Some people may also want to allow regular users to set up maintenances for particular hosts. This can be worked around. It requires some more work to let people view, delete and change the maintenances they set.

  • ZBXNEXT-1548 asks for UI integration between hosts and maintenance setup

POC implementation

File:Zabbix-2.2.5-quick maintenance.patch

  • Resides in the Monitoring menu, so that it's even accessible for regular users; Disabled for guest users!
  • Works for regular users with write permissions on hosts (Remove restriction from API class -- can easily be changed back)
  • Integrates with the host's Java script menu and leads to the same page, with the host pre-populated
  • Creates a separate maintenance with a one-time period of the same size; this comes with the extra benefit of having a meaning in "approaching, active and expired" in the list of maintenances
  • Only hosts can be chosen; Host groups were removed to avoid possible negative consequences
  • A name must be specified and is appended the Zabbix user name and the end of the maintence for your mouse-over comfort later. This means, you can create multiple maintenances of the same name, as long as they don't end at the same time. This probably isn't an ideal solution for everyone.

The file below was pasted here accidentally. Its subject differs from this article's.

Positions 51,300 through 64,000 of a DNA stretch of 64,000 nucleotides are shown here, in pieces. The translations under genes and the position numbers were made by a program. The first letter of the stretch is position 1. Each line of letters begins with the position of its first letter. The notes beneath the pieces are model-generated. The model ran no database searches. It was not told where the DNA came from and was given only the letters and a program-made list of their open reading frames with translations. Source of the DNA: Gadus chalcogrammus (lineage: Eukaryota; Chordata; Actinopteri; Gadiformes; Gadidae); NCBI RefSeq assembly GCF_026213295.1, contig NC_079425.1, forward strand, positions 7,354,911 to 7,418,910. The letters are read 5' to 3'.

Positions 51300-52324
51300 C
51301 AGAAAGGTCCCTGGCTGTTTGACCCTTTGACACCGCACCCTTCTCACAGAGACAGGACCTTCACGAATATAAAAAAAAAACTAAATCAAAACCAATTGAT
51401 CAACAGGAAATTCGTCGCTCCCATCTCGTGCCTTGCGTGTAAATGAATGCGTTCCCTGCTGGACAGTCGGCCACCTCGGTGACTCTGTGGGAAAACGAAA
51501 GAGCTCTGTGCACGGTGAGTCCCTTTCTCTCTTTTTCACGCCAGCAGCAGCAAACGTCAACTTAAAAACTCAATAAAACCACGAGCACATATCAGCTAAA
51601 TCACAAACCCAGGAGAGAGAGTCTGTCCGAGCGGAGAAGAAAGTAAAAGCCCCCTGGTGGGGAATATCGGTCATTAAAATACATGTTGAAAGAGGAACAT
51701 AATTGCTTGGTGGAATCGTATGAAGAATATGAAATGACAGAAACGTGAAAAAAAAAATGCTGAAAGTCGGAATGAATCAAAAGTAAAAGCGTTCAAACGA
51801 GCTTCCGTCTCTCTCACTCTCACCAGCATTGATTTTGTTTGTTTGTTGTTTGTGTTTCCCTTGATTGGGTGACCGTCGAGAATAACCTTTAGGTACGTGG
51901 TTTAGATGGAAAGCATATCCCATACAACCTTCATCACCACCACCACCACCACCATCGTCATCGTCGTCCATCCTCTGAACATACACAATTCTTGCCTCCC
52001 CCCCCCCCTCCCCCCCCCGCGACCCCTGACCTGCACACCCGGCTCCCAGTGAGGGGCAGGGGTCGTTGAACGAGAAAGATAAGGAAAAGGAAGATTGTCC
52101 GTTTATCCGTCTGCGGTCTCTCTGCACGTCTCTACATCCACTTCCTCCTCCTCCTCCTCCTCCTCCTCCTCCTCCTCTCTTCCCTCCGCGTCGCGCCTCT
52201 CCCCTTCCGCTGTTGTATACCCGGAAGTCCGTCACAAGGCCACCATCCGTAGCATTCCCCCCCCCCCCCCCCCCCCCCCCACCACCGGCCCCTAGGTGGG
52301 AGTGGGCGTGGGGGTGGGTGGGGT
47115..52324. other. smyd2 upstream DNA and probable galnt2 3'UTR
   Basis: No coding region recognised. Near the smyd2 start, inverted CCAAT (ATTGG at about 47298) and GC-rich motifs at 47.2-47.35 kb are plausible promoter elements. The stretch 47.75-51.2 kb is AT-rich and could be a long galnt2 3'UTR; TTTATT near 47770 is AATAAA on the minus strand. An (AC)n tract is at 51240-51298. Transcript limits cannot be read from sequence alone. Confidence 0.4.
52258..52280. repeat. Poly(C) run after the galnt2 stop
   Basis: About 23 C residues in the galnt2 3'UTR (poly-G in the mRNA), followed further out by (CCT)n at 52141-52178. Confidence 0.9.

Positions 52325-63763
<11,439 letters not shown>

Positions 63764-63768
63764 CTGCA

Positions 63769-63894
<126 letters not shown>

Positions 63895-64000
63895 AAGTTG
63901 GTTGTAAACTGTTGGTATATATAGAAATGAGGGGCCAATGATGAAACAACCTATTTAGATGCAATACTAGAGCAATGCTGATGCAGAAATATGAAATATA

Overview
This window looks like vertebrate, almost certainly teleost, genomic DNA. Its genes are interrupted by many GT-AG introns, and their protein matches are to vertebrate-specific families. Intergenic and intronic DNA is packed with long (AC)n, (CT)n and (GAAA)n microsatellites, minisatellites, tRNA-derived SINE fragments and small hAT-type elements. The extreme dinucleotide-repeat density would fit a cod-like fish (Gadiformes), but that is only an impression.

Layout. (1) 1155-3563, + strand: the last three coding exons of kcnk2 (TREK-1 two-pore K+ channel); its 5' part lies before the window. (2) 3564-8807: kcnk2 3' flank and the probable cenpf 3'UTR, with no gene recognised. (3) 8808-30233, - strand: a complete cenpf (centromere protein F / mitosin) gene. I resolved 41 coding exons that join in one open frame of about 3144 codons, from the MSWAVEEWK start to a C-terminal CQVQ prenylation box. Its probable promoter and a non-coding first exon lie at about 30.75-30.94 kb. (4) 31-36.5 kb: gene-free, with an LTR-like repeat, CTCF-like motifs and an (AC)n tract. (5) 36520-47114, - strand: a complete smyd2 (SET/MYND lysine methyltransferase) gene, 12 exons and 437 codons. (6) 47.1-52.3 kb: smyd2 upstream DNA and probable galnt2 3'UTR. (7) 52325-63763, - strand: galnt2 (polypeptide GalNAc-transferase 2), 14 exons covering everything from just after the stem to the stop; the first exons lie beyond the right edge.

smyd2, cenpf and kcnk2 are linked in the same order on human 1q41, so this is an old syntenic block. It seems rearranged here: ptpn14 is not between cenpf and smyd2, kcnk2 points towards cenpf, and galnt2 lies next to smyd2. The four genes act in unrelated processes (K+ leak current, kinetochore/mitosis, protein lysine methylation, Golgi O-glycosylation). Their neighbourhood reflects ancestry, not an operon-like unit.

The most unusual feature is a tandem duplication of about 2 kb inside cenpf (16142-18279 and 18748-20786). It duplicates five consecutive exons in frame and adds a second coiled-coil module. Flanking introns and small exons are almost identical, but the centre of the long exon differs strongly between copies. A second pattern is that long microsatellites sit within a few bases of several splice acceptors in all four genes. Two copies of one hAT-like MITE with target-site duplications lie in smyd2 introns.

• You can choose between 1, 3 and 6 hours. This list can easily be extended.
  • The description is optional and is appended the time of creation

Quick maintenance1.png

Quick maintenance2.png

Trigger-based "maintenance" enhanced

Using this approach is rather difficult. It is tempting to use the JS host menu and just fire a script labeled "Doze 3h". This would use LLD, the API, zabbix_sender or whatever to exploit the first mechanism layed out above. However, only very few macros are expanded for scripts and there are no additional form elements that would allow you to specify a reason for the maintenance.